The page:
There are currently no distinct medical tests that can diagnose a child with an autism spectrum disorder (ASD). Diagnoses are made through a combination of information gathered from parents’ expertise in their child’s development in early years and formal clinical observation of children. I adopt a multi-disciplinary approach to ensure a thorough and comprehensive assessment is undertaken. A tool frequently used by specialists to diagnose ASDs is the Autism Diagnostic Observation Schedule (ADOS). This is a group of structured tests that can be tailored to varied age groups.

Parents, family, teachers and friends are often confused by a diagnosis of ASD. Many parents say, “My child can’t be autistic because they’re affectionate, make eye contact, like to be hugged, don’t bang their head, etc.” Some children with ASD may not make eye contact; other children do, some of the time while other children may seem to stare. Some children with ASD like to be hugged but others do not. As much as children share similarities they also can be incredibly different from one another. Like all children, children with ASD have a lot of different likes and dislikes. A diagnosis of ASD means that your child’s development will look different in two main areas:

Social communication (including social interaction and play), behaviour and interests which are repetitive or limited.

During the evaluation, the paediatrician will seek information about a child’s developmental history such as speech and language and social communication skills, social, play skills, behavioural functioning and motor (gross and fine motor) adaptive skills and sensory profile. Children will participate in some of the tests. These tests require the child to follow some directions, answer questions and/or play. These evaluations may require more than one appointment with professionals from different disciplines (for example speech-language therapy, psychology, occupational therapist, questionnaires and nursery or school reports). The number of appointments and professionals participating will be determined based on each child’s specific needs and reason for referral (usually medical or behavioural). Feedback about your child’s diagnosis and recommendations for appropriate interventions and referrals will be provided once the evaluation has been completed. Additionally, medical tests (for example genetic testing or brain imaging) may be required to rule out any neurological or biological explanations for delays in development.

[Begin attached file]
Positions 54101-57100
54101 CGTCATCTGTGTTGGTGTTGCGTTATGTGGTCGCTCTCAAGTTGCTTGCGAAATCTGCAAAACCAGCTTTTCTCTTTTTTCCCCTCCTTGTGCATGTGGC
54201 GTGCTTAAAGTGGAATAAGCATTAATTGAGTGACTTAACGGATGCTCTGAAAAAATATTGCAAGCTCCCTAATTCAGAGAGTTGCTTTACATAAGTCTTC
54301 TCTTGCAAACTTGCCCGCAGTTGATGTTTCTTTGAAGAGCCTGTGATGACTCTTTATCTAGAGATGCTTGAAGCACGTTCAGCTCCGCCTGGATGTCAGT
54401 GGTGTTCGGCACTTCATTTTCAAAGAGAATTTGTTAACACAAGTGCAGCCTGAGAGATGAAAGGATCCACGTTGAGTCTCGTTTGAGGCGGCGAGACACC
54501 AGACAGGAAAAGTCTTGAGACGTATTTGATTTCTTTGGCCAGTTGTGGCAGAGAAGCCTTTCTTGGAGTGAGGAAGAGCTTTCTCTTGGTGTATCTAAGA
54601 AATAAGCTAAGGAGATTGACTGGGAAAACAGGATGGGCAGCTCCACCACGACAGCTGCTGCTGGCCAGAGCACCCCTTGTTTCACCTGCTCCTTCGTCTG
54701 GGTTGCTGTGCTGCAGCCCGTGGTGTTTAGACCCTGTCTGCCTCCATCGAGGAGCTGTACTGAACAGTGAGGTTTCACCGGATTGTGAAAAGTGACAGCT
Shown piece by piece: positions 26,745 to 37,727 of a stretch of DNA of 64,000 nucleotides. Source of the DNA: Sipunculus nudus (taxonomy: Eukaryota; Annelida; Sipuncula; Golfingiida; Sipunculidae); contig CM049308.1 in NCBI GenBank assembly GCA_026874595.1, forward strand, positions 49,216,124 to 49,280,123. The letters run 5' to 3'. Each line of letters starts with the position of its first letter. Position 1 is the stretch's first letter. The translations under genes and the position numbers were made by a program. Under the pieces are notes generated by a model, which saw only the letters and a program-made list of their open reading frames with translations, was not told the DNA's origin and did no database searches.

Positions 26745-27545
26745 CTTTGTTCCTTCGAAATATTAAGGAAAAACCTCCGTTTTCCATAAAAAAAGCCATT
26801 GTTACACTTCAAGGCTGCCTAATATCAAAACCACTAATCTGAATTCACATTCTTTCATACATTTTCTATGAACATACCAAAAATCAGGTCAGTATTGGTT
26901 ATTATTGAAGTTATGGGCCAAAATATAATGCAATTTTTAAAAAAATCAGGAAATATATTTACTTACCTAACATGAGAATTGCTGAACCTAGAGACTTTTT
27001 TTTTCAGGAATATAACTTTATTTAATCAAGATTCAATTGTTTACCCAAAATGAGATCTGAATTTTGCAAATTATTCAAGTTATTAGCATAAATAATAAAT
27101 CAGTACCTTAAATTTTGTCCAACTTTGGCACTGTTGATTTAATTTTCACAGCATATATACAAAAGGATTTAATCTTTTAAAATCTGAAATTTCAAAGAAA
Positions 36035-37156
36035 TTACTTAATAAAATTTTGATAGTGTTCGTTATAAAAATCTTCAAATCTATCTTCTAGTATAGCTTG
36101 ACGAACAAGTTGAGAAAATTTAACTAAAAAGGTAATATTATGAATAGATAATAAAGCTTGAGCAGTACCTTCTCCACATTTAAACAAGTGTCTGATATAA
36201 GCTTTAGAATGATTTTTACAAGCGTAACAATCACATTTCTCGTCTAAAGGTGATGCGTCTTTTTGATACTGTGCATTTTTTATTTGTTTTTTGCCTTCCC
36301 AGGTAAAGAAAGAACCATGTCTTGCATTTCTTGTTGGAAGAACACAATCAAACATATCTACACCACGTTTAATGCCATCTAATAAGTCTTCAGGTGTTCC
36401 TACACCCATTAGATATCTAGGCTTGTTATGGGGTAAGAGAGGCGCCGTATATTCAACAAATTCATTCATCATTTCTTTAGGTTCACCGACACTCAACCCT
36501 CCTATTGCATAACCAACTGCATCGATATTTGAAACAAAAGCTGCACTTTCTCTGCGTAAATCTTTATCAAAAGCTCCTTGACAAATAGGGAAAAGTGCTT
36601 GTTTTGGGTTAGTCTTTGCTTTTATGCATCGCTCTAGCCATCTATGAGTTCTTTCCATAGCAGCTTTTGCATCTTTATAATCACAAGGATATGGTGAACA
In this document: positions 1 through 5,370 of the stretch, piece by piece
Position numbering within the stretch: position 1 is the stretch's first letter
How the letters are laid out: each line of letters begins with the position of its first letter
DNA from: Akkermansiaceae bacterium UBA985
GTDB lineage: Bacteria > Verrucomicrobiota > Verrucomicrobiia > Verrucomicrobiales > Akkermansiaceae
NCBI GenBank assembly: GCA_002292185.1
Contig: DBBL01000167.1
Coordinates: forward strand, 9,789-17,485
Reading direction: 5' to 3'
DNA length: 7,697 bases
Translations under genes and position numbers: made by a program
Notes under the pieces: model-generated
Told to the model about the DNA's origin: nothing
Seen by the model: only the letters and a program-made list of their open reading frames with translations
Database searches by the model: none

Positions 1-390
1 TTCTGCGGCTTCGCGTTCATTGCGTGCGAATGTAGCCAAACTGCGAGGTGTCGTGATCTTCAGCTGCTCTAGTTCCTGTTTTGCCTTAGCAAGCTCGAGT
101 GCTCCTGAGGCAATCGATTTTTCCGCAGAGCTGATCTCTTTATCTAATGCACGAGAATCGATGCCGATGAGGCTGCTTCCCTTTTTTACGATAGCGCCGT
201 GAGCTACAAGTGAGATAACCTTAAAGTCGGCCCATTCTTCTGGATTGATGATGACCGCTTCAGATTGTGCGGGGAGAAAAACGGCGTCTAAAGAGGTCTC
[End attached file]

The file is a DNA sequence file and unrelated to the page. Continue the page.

Professionals who are trained in this area can identify ASD in children as young as 18 months old. However some children with ASD who have their language skills intact but have more subtle difficulties with peer interactions may not be identified until the child goes off to school. This is when difficulties with social interaction may become more significant. A lot of these children are not diagnosed with ASD until around primary or secondary school. If a teacher first notices signs and symptoms, they will talk to the parents and discuss a plan to do a full assessment of the child. Additionally, parents can also request that the school provide an assessment of the child social and educational profile if they have concerns about their child’s academic/behavioural progress.

Autism in girls

Many more boys than girls receive an autism diagnosis in their early years. Why is that? Perhaps autism assessments are biased towards boys. Maybe girls are much better at compensating or [...]